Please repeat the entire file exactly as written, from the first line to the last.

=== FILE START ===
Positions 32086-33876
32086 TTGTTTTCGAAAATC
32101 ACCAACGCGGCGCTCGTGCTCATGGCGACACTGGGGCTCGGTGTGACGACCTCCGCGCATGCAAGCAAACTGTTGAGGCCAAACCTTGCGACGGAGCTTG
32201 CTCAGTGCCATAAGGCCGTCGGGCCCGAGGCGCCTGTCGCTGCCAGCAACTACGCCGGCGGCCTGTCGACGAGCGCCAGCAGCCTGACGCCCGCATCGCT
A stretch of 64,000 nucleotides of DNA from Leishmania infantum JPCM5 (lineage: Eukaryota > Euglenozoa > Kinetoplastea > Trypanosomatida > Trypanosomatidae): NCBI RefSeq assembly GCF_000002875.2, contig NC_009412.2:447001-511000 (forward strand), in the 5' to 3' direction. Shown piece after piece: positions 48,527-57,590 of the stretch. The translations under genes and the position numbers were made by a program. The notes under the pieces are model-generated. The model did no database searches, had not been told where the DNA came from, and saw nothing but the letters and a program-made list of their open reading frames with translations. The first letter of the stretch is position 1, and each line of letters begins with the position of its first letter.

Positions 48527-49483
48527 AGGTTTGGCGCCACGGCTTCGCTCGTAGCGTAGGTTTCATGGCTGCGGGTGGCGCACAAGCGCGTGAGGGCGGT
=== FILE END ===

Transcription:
Positions 32086-33876
32086 TTGTTTTCGAAAATC
32101 ACCAACGCGGCGCTCGTGCTCATGGCGACACTGGGGCTCGGTGTGACGACCTCCGCGCATGCAAGCAAACTGTTGAGGCCAAACCTTGCGACGGAGCTTG
32201 CTCAGTGCCATAAGGCCGTCGGGCCCGAGGCGCCTGTCGCTGCCAGCAACTACGCCGGCGGCCTGTCGACGAGCGCCAGCAGCCTGACGCCCGCATCGCT
A stretch of 64,000 nucleotides of DNA from Leishmania infantum JPCM5 (lineage: Eukaryota > Euglenozoa > Kinetoplastea > Trypanosomatida > Trypanosomatidae): NCBI RefSeq assembly GCF_000002875.2, contig NC_009412.2:447001-511000 (forward strand), in the 5' to 3' direction. Shown piece after piece: positions 48,527-57,590 of the stretch. The translations under genes and the position numbers were made by a program. The notes under the pieces are model-generated. The model did no database searches, had not been told where the DNA came from, and saw nothing but the letters and a program-made list of their open reading frames with translations. The first letter of the stretch is position 1, and each line of letters begins with the position of its first letter.

Positions 48527-49483
48527 AGGTTTGGCGCCACGGCTTCGCTCGTAGCGTAGGTTTCATGGCTGCGGGTGGCGCACAAGCGCGTGAGGGCGGT